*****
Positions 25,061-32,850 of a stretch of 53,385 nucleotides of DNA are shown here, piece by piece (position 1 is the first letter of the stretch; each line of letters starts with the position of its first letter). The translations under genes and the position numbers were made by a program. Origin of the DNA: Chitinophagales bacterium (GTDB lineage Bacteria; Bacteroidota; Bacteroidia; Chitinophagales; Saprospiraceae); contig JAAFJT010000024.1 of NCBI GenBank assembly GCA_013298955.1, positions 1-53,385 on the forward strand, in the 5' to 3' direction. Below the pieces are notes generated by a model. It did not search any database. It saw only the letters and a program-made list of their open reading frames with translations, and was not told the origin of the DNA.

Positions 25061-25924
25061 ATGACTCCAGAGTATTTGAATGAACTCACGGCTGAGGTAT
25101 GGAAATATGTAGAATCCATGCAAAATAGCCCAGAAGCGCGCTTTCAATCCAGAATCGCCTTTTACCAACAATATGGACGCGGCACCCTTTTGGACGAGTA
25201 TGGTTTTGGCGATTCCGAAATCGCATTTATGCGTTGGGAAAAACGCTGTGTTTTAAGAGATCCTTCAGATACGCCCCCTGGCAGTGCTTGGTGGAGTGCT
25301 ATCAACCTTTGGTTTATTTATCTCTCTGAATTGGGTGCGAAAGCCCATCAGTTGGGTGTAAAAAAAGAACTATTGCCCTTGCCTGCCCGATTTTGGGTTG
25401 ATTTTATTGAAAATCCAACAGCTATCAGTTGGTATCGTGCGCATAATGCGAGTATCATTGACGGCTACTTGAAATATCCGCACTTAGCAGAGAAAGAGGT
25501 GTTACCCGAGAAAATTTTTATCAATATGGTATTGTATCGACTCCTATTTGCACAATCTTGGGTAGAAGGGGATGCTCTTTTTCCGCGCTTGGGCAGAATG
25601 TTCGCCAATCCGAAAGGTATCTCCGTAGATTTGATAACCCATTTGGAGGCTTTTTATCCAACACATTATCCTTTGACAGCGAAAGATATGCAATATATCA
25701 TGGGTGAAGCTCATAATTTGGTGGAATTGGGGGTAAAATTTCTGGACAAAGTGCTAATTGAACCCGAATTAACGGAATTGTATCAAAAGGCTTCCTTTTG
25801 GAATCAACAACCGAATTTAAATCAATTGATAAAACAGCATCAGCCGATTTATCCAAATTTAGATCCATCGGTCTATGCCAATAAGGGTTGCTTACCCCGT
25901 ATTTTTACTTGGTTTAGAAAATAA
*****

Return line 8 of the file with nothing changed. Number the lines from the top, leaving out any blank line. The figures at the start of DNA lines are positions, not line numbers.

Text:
25501 GTTACCCGAGAAAATTTTTATCAATATGGTATTGTATCGACTCCTATTTGCACAATCTTGGGTAGAAGGGGATGCTCTTTTTCCGCGCTTGGGCAGAATG